New Telegraph

Experts bemoan rising cost of debt servicing

…say crowd out effect hurting economy

 

With about N2.02 trillion committed by the Fderal Government to service debt in six months (January to June) out of which N612.712 billion went into domestic debt servicing between January and March, finance experts and economists have expressed concerns over the crowding out effects it could have on the economy and the attendant job losses it poses.

 

A recent debt data from the Debt Management Office (DMO) put Nigeria’s total public debt stock at N35.5 trillion as at June 30, 2021.

 

Of the sum, domestic debt component is N20.636 trillion (62.33%) while external debt is N12.470 trillion (37.67%).

 

The Budget Office of the Federation ( BOF) last month confirmed that the Federal Government committed N2.02 trillion to service debt in six months (January to June burgeoning public debt stock with specific reference to amount being committed to service both the domestic and foreign components, unanimously agreed that a situation where substantial chuck of resources goes into debt servicing was unhealthy for economy development.

 

They posited that beyond its unsustainability, investors are denied access to loanable funds at commercial banks, as people prefer to put their funds into government bonds, treasury bills and other instruments that yield substantial interest compared to keeping the money in banks, which attract little interest on savings.

 

Bearing his mind to New Telegraph on implicit cost of country’s debt profile and devoting large chunk of resources to service debt, a professor of capital market and a former Commissioner of Finance in Imo State, Prof. Uche Uwaleke, said Nigeria’s debt stock and the sum devoted to service were unsustainable. “‘The reality is that the country’s debt profile is becoming unsustainable.

 

The actual debt burden is not seen in the debt to GDP ratio, which is still within international threshold, but is manifested in the debt service to revenue ratio.”

 

“A situation in which the country spends over 90 per cent of its revenue just to service loans does not augur well for economic development. The huge sums of money, which go into debt servicing each year could have been spent on improving education and the health sectors.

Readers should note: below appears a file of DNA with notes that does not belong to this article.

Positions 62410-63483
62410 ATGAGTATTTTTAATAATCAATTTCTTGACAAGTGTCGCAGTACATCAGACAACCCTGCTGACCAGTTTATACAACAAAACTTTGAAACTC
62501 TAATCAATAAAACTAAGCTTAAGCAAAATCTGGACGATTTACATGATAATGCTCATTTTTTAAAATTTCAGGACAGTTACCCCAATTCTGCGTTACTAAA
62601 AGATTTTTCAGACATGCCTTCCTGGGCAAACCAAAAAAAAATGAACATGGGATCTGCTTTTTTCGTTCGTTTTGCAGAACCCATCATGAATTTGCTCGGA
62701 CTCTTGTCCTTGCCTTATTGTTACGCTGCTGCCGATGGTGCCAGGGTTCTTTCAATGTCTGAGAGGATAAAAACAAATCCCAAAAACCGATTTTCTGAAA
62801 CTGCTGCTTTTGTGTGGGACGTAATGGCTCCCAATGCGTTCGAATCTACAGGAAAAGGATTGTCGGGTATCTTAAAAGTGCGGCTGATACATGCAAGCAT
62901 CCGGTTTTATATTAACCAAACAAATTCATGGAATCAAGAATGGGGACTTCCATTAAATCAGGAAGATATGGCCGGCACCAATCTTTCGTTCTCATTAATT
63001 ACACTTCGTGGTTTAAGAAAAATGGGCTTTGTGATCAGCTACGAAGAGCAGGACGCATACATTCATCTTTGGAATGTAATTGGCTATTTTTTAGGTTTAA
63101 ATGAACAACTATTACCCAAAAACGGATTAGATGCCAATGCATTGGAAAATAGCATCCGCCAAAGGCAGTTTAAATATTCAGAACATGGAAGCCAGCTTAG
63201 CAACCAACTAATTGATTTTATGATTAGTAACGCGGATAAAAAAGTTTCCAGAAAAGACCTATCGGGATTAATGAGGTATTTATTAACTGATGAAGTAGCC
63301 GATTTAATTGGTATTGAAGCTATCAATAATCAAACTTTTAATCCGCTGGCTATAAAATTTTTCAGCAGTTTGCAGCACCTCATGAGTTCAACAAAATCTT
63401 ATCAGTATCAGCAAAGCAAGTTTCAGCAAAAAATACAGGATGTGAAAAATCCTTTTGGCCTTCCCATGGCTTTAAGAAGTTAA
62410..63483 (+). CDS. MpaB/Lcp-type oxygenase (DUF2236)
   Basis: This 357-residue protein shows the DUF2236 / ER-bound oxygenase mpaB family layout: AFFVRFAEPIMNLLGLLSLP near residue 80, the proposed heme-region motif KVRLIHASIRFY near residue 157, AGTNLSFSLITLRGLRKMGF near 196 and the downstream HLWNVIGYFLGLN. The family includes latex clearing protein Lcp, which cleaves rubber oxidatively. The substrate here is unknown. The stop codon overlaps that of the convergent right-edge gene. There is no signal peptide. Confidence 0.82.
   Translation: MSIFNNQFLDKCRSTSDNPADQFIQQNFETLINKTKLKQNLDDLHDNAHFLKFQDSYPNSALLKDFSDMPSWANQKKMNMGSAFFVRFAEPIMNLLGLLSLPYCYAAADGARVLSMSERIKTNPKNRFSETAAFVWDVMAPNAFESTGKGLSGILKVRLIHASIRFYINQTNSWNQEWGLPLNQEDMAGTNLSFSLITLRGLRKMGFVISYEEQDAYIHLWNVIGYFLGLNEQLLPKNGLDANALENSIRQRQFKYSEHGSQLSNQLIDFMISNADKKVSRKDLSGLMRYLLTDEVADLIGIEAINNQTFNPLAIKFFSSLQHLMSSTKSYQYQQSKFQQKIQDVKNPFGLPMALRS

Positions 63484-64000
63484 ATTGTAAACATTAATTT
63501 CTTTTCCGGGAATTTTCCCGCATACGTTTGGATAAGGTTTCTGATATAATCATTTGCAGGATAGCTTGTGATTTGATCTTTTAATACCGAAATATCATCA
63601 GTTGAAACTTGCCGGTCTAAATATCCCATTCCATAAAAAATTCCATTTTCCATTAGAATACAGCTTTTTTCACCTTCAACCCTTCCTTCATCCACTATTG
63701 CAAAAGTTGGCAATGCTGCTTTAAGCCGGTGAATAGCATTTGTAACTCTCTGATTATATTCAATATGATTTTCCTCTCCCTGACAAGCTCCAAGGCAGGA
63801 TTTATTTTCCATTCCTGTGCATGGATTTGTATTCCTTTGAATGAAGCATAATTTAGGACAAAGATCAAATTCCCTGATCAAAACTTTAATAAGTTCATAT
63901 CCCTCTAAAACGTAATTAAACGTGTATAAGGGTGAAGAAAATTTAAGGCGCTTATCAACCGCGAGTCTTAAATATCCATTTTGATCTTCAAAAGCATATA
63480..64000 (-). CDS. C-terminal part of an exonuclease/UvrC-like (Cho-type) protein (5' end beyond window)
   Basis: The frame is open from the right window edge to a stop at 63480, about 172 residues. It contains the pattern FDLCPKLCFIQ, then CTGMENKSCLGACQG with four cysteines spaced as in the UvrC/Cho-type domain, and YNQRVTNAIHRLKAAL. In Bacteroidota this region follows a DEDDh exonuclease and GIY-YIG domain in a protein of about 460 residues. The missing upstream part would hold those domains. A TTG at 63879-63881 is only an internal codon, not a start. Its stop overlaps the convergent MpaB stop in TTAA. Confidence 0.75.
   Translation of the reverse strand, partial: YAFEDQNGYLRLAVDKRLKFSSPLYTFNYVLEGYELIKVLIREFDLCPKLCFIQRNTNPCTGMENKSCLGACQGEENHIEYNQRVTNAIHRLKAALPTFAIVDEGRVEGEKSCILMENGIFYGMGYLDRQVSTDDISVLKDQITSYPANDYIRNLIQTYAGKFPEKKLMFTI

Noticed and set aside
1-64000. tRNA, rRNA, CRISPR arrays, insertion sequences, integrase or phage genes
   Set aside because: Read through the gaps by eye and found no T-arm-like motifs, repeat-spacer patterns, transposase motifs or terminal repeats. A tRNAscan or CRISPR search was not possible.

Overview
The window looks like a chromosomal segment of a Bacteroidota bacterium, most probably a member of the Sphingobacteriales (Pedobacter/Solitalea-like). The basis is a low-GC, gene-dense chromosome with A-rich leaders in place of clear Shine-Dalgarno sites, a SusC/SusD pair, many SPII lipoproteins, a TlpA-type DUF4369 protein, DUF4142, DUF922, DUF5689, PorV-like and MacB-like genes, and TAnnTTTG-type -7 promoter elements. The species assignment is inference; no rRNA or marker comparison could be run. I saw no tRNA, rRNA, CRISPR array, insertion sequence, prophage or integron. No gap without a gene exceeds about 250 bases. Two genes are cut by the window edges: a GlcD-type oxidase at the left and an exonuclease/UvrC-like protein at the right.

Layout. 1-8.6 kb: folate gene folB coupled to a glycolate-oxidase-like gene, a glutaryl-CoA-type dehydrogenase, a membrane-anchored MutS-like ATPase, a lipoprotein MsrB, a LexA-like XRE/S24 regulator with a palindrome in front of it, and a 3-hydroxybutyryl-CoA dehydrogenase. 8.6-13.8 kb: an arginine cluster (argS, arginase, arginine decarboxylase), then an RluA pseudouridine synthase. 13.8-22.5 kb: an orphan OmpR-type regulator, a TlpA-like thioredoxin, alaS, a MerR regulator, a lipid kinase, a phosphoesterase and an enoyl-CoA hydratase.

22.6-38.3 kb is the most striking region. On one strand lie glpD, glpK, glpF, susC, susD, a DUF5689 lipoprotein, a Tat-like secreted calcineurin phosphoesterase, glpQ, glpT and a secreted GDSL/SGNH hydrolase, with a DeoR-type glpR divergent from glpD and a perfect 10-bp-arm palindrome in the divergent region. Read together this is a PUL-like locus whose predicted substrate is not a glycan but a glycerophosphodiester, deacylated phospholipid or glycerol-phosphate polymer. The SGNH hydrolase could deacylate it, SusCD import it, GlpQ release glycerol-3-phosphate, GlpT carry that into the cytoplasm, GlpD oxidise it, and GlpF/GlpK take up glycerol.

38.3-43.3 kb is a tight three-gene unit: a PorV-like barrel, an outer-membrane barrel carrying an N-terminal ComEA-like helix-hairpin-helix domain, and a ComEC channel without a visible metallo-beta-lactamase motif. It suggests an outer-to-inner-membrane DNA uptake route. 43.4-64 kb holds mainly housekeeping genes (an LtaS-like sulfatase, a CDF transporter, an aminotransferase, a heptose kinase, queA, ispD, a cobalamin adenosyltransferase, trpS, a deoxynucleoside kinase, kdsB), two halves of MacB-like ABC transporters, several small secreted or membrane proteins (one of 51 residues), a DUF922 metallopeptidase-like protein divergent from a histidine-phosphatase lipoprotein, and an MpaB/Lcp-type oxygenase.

“So, the opportunity cost to the country is quite high. This precarious fiscal position has arisen because, over the years, loan proceeds have not been rightly applied, especially in executing selfliquidating projects,” he said.

 

Asked the way forward, Uwaleke said: “The way forward is to set borrowing limits using debt service ratio rather than debt to GDP ratio as currently done by the DMO and to ensure that new loans meet set criteria including capacity to be repaid from revenue generated from such projects.

 

“The government should involve the private sector more in infrastructure financing to reduce the present burden it is carrying and the tendency to always borrow for capital projects.”

 

“Also, given that a lot of wastes and leakages are still associated with the public sector, the government should aggressively implement cost cutting measures and plug loopholes in order to free up funds for development projects.

 

This equally applies to state governments many of which are challenged by huge debts,” he suggested. On his part, an economist, Paul Alaje, said the unrestrained domestic borrowing by government was having a crowd out effect on the economy, stressing that loanable funds that should have been available to investors to borrow from the banks and invest leading to job creation have been invested in Federal Government’s bonds, TBs and other high yielding instruments of government.

 

“It is a function of trade off. Each time they borrow locally, and a country that has higher domestic loan, they are going to have what we call trade off effect.”

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